I was honoured to be on the ETech 07 programme committee. Alas, I can't get there this year due to the very enjoyable reason of recent parenthood. Nevertheless, here are some of the talks I'd earmarked to attend.
Creating Addictive User Experiences (Kathy Sierra)
Is it possible to say too many good things about Kathy Sierra? Any project or product built with attention to her advice about empowering users gets a huge head start to popularity and success. I was fortunate enough to spend a day with Kathy last year on a training course, and it was great to see the passion and commitment from her writing runs through her as a person, even behind the scenes.
Applied Web Heresies (Avi Bryant)
I'd go to this one out of insatiable curiosity. I believe that web conventions enable rapid application design (c.f. REST in Rails) but here's an argument that not following them also reaps rewards. Attend this talk prepared for involvement. I've never met a Squeaker without attitude.
A short product talk, but taking web apps offline is an area to watch. Even if you don't think offline is that important to you, many of the same principles apply to application mobility. Take that key app data off onto your phone, watch or memory stick.
Collective Intelligence, Indeterminacy, and the Illusion of Control (Charles Armstrong)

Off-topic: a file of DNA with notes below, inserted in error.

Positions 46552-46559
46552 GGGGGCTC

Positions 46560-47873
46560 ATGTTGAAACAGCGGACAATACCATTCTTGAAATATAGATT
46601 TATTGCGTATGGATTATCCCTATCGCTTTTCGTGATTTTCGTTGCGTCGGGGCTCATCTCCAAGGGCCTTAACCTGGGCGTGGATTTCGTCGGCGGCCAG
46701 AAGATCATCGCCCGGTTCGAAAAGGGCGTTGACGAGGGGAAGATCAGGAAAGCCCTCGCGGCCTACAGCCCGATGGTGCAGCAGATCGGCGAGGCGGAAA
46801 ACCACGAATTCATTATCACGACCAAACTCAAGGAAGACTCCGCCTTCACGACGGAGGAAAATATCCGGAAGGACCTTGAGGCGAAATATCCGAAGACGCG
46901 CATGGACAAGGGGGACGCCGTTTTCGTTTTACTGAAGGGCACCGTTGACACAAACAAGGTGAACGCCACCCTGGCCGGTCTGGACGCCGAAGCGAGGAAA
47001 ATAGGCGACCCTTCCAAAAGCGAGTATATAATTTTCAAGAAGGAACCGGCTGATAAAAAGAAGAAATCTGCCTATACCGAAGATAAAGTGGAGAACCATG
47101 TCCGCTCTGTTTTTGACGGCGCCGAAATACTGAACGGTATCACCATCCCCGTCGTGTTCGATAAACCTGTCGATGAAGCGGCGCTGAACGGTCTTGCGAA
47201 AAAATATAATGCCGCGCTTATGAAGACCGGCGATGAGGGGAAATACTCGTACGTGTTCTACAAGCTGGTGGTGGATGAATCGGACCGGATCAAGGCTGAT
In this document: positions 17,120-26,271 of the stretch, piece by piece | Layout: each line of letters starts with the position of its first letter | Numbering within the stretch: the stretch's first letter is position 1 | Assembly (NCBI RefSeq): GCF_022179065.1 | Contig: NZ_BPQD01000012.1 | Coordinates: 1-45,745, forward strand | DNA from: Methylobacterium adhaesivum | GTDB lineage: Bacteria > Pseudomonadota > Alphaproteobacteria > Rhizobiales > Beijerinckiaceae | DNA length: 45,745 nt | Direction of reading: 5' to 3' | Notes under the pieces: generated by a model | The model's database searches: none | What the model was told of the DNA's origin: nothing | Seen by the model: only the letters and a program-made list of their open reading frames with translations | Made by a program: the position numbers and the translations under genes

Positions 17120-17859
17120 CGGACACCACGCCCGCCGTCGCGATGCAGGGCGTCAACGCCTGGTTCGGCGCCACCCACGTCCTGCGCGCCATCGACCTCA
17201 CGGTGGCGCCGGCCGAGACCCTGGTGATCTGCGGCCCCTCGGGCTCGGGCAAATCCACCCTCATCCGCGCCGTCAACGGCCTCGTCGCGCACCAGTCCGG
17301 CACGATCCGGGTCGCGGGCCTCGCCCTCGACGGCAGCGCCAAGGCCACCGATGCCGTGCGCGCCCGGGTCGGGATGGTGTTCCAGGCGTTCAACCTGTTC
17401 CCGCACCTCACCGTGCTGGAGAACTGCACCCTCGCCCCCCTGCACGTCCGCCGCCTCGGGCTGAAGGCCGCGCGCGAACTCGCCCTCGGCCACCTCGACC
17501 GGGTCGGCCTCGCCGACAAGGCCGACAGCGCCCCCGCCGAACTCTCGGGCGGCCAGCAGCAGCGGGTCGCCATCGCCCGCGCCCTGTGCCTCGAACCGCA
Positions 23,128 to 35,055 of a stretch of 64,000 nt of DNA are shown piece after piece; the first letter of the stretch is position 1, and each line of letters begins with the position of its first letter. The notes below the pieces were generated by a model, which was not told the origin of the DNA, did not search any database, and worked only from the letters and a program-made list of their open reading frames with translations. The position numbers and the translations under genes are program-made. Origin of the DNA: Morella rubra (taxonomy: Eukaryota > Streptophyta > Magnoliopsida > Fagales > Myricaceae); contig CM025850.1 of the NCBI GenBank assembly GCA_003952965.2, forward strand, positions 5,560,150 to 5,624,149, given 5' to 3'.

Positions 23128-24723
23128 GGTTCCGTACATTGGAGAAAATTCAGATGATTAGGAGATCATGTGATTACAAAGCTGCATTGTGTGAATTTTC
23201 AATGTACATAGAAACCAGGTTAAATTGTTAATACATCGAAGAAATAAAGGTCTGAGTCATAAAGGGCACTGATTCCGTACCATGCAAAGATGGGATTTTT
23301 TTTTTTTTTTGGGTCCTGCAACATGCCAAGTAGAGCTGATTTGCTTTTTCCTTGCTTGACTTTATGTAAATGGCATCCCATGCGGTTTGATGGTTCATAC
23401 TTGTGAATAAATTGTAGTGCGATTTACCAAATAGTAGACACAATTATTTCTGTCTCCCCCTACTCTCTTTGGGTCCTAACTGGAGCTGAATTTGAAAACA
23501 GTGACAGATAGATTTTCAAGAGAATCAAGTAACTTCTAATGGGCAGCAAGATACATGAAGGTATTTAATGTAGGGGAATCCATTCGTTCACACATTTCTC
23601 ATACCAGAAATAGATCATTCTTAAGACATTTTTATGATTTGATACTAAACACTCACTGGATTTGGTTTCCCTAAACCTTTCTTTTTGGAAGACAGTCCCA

More user-facing stuff. How do you give a user of a large nondeterministic piece of social software the idea that they're in control? This is an important topic to me: note how many pieces of social software fall by the wayside right away. For some, it's lack of utility, but that's influenced too by the degree of engagement and control a user feels.
There is no good reason not to listen to Tom Loosemore. Especially when he feels strongly about something. The idea of this talk is a "vision of a cheap consumer device sitting under your TV that will capture, store, and share all TV, forever." The TV industry sure needs its visionaries.
Patterns: From Fabrics to Fabrication (Dale Dougherty)
Dale was responsible for getting my XML career off the ground, and you can find him at work behind some of the smartest things O'Reilly's done over the years. Make magazine was one of those, and now he's moving on to Craft. Design patterns for, er, real designs.
RFID Guardian: A Personal Platform for RFID Privacy Management (Melanie Rieback)
Jamming bad RFIDs. Having just taken delivery of an RFID-enabled passport, this is starting to come home to me.
Super Ninja Privacy Techniques for Web App Developers (Marc Hedlund)
Despite the cute title, lots of good stuff here. Expectnation is going to end up with a truck load of user registrations, and their privacy is important to me. I imagine there'll be some good debate in the Q&A session for this talk.
I've recently got the JS bug, thanks to JQuery. It's actually a fun and malleable language to work in. I'd go to this talk looking for fellow travellers and hints, though I'm a bit skeptical about Zimki itself.